Students celebrated winning all three of their rounds in the latest heat of the London Junior Debating League. Third Former Mabel reports on the experience:
‘Huddled in the front foyer, adorned with scarves, gloves and coats, a group of debaters ranging from First to Second Form, patiently waited to board the coach that would deliver them to London for, some of them, their first debating competition. You would have thought that they would have divided themselves from the other years, especially the Sixth Formers but instead, each girl merged from year to year and I am still yet to see such a community where any year can hold a perfectly normal conversation with people two, three, four years older than themselves. Though you wouldn’t see it from afar, each individual has something in common with the others. They all have a passion for thinking on the spot, holding an argument and public speaking. There are timid looking First Formers that almost seem to become a different person once they stand up in front of a crowd; and there are teachers whose confidence and commitment in the debaters is unwavering. The coach journey down consisted of reviewing speeches and sharing encouraging words between debaters. When we arrived at Tiffin School, the nervousness was now mixed with a feeling of excitement and anticipation. We were led into the school’s one of a kind grand ballroom with rows of seats laid out, so the debaters could engage in preparation before the debate took place. Fifteen minutes later and it was time. One half of the girls went to debate as the opposition against Tiffin School and the other half went to debate as proposition against Francis Holland. The motion for both was ‘This house would make all schools co-educational’. There were many spectators for both debates but this didn’t intimidate the girls. Every debater delivered a fine, riveting speech that demonstrated the care and research that had gone into each one; and it paid off. Both teams won their debate against Tiffin and Francis Holland schools. But it didn’t end there: up next was the unprepared debate. Fifteen minutes before the debate took place, the girls were given their motion – ‘This house would ban the hunting of wild animals’, with Prior’s Field proposing. All preparation had to be done amongst the three girls taking part. No teachers, no internet, no research, no speeches-only bullet points. But nevertheless, each girl pleasantly surprised with structured arguments that they managed to develop in such a short time. And once again, they were successful. And they realised that they had more in common with the other debaters than they had thought. Only ten minutes after tea did they start to talk to the others and, soon after, a whole group of Prior’s Field and Francis Holland students had begun to congregate. When it got to 7:30pm, the girls waved goodbye and climbed aboard the coach, tired and having won all three debates. And when we arrived back at school an hour later, they were still chattering about their victories.’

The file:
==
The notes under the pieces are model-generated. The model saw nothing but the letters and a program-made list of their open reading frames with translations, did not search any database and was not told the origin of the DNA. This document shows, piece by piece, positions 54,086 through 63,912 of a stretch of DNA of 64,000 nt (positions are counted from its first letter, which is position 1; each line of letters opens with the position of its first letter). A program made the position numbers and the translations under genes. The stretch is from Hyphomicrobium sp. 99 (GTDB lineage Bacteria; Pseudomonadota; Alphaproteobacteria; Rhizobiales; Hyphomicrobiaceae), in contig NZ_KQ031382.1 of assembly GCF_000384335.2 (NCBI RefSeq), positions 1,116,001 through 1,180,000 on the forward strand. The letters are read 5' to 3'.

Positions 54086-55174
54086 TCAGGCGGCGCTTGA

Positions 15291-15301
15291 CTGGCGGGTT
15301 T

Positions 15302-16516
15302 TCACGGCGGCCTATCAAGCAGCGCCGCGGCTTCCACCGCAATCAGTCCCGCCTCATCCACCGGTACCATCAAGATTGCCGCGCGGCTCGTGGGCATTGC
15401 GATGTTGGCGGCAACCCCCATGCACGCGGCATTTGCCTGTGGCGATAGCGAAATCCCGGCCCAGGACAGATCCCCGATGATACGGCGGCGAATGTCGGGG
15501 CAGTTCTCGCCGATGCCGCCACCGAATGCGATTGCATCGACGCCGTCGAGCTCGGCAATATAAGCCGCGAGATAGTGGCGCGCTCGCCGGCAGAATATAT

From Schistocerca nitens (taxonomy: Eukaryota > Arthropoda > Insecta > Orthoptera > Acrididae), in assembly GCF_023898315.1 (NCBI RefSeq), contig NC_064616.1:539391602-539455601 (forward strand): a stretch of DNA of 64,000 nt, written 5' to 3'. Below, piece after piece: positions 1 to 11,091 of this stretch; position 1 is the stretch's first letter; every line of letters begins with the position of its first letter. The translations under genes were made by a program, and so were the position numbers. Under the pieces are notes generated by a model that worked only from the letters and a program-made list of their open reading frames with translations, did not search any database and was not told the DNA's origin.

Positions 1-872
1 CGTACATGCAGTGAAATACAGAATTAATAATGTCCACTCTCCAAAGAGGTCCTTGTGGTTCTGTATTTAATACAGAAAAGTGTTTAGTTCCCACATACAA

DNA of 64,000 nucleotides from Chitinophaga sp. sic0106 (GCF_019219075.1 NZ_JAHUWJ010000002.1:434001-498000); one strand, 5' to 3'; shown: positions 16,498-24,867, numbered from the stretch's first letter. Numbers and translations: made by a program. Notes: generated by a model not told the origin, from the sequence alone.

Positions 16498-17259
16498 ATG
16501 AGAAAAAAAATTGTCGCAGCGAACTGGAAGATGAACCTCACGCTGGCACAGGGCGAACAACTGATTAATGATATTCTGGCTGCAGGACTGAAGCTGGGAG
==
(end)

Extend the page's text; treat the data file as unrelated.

The English Department was very proud to announce the winners of the ‘Freedom’ poetry competition: ‘With so many entries, making a decision was particularly difficult. In the end, after much deliberation, we decided that First Former Marnie should be declared the winner, with highly commended for fellow First Formers Georgia and Maisy. Well done. What we particularly liked in Marnie’s poem was not only the imagery of flight, but the dialogue – the idea that we can be coaxed towards accepting freedom.’
By Marnie A
Freedom makes you feel like a proud eagle
Soaring across the sky;
‘But what if I fall?’
But what if you fly, she said, don’t be shy.
Freedom smells like chimney smoke on Christmas
‘But what if I choke?’
But what if you don’t?
Freedom tastes like cotton candy at a steam fair.
‘That all sounds good, but I’m scared’
Well don’t be –
It’s better looking back on life and saying
‘I can’t believe I did that’
Than to say ‘I wish I did that.’
Come with me and we will fly
With the eagles
And be free.